by Lou Mancinelli
This is not your grandmother’s crochet. But that depends on your grandmom. When thinking of crochet one may picture yarn, sweaters, scarves and mittens. But crochet is a form that goes beyond string, where artisans make bracelets and necklaces out of metal and hats from paper, using stitch and pattern as a form of expression.
For 40 years Karen Thompson has crocheted. It has helped her deal with the murder of a son. The death of a mother. Crochet is a bonding experience — a way to connect with her youngest of three grandchildren.
“Hooksations” is Thompson’s mobile boutique. Everything there, the stylish women, men and children’s apparel, to jewelry, hats and sandals — is crocheted. Hooksations goes to art and craft fairs and events like the recent East Mount Airy Neighbors Kwanzaa Festival.
“Crochet cannot be duplicated by machinery,” Thompson said, praising its homemade qualities.
Thompson will be teaching “Intro to Crochet: Chic and Trendy,” a five-week course on Saturday mornings from 9 until noon, beginning Feb. 28, at Blair Christian Academy, 220 W. Upsal St. in Germantown. This marks the seventh year Thompson has taught the class through Mt. Airy Learning Tree.
“Usually people have a stereotypical view of what crocheting is,” Thompson said. In her class, students will find, crochet is an expanding world, very much alive outside of yarn.
She tells her students, “Whatever you can think, you can possibly do.” During the course students will learn about history of crochet, famous people who do it, and other interesting facts, in addition to the basics.
It’s the kind of craft you either stick with or don’t, she explained. Thompson has stuck with the yarn, needle and hook since she was four years old, discovering later in life that one could explore the craft using other materials. Her mother was one of 10 kids. Thompson’s grandmother decided that each of her six girls would practice a different craft.
“I always joke if I was born to a different sister, I would sew,” Thompson said. As it was, she remembers that “as a little girl I would just sit and watch” while her mother crocheted. When her mother died in 2004, Thompson, now 46, found old crochet materials she’d left behind. “I couldn’t throw it away,” she said. “It helped me with the grief.”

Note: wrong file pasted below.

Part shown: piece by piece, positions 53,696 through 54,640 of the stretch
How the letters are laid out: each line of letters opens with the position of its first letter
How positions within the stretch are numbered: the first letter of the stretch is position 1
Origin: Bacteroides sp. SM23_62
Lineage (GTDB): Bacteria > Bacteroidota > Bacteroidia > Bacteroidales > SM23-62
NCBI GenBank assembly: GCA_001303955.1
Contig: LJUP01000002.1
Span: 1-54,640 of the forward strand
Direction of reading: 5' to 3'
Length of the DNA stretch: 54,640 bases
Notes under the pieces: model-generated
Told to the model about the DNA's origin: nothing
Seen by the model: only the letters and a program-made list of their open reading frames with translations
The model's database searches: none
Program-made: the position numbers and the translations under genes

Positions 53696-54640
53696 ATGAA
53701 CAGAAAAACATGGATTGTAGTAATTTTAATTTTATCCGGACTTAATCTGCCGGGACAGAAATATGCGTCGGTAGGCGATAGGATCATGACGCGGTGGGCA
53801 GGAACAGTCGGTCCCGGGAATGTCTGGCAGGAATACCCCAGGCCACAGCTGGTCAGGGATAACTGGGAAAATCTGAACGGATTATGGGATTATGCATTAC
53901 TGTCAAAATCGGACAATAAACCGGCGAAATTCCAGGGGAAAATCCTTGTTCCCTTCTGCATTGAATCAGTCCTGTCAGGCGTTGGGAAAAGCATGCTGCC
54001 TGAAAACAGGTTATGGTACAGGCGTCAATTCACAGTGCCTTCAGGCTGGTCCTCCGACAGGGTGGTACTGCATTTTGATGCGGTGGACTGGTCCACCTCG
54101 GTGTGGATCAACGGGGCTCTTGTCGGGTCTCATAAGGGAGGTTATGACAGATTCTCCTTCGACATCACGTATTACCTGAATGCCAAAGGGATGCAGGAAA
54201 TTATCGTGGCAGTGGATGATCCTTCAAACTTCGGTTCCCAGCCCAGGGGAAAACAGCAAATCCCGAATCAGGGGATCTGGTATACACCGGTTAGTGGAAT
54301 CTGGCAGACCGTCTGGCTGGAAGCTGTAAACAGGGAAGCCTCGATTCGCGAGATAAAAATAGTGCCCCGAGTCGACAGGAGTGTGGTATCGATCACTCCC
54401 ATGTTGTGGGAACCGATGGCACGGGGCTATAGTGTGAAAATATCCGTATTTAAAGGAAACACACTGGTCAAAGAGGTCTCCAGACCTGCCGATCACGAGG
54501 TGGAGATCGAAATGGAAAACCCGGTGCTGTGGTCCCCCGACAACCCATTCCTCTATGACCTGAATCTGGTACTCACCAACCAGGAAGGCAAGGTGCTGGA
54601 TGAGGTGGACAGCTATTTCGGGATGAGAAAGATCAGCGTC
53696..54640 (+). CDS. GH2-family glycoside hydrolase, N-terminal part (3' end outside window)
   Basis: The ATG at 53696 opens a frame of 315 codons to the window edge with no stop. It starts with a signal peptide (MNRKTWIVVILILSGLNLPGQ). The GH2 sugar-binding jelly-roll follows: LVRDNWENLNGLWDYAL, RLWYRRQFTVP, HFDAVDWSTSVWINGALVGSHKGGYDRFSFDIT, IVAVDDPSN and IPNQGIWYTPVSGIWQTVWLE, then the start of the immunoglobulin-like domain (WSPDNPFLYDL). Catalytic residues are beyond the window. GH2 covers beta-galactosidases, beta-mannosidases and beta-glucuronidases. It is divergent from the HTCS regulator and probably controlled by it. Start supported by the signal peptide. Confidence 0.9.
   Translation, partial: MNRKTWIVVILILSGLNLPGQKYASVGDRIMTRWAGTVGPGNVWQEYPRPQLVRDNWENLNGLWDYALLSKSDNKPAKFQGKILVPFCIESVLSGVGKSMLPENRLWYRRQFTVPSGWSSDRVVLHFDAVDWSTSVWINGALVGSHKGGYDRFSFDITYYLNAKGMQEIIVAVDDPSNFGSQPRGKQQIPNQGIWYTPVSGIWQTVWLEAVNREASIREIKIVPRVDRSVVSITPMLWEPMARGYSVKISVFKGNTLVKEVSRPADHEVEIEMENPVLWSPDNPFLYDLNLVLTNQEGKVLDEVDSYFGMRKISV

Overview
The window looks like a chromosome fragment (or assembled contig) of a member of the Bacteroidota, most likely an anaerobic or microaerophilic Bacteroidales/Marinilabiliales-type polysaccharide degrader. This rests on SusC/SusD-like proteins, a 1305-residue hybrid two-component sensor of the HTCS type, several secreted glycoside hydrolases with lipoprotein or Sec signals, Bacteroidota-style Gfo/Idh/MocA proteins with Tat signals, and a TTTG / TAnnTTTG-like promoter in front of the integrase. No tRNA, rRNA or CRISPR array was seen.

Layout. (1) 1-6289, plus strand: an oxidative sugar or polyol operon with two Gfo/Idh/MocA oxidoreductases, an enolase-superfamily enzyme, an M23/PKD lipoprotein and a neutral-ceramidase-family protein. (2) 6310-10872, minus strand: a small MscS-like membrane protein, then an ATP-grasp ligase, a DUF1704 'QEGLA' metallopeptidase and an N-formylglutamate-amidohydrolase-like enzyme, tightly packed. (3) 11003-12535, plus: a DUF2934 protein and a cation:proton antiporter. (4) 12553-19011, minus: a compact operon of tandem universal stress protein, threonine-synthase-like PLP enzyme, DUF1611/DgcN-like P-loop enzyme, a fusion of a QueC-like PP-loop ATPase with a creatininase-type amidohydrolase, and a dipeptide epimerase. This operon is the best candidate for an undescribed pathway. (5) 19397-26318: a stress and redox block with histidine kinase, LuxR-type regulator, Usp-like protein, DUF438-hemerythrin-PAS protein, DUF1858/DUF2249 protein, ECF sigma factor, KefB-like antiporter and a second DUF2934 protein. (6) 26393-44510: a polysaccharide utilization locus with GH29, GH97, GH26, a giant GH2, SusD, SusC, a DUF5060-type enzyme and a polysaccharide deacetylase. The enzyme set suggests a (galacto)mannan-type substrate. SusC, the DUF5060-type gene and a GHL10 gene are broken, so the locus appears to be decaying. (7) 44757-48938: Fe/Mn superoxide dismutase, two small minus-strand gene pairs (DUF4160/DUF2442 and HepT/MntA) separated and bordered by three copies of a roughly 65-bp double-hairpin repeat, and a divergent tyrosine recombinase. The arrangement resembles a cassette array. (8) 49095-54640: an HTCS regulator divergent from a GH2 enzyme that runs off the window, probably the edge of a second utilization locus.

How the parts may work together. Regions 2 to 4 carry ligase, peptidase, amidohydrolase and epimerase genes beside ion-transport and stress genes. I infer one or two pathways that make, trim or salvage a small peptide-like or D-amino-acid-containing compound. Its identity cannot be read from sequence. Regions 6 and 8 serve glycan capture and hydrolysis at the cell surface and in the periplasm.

It was the beginning of something new. Crocheting was something she’d put down for a while, since after high school. She was raised in North Philadelphia, a neighborhood she still lives in, and in her early 20s Thompson began working where she has worked for 20 years as of this February, for the City’s Department of Health.
After a near 15-year break, Thompson found crocheting relieved stress. It was therapeutic, a way to express what she was going through. She would make different items, and soon people would ask her to make them something specific. A kind of sweater or shawl.
Meanwhile, the new world of crochet she’d discovered on the internet blew her mind. That’s what led her to launching Hooksations, which became an official limited liability corporation (LLC) in 2009. There was so much out there, she found. Shoes, sandals, bags.
“I realized, if I really wanted to do this, I needed to be taken seriously,” she said about crochet. Hooksations provided her that legitimacy. At the same time, she discovered a group called Crochet Guild of America (CGOA), which offered a community as well as certification. Thompson became a member, then enrolled in its masters program. She earned her CGOA Master of Advanced Crochet Stitches and Techniques in 2011.
“People don’t take you seriously when you say you’re a crochet artist,” Thompson said humbly. “I am a crochet artist. I’m a master in crochet technique.”
“Crocheting With Lucy Loop” (2012) is her self-published children’s book with illustrations that break crocheting down into a simple user-friendly story. Working with kids, she found they were fast learners, but would forget. She needed a way to break the technique into its simplest parts — using a hook to pull yarn through a series of loops, creating a stitch.
For Thompson, a mother of three boys and one girl, crochet is a form that bridges generations and bonds people in the present. She’s taught it to her own three grandchildren. In front of her home is a tree she and her youngest granddaughter have yarn-bombed with crochet in honor of the girl’s father and Thompson’s son.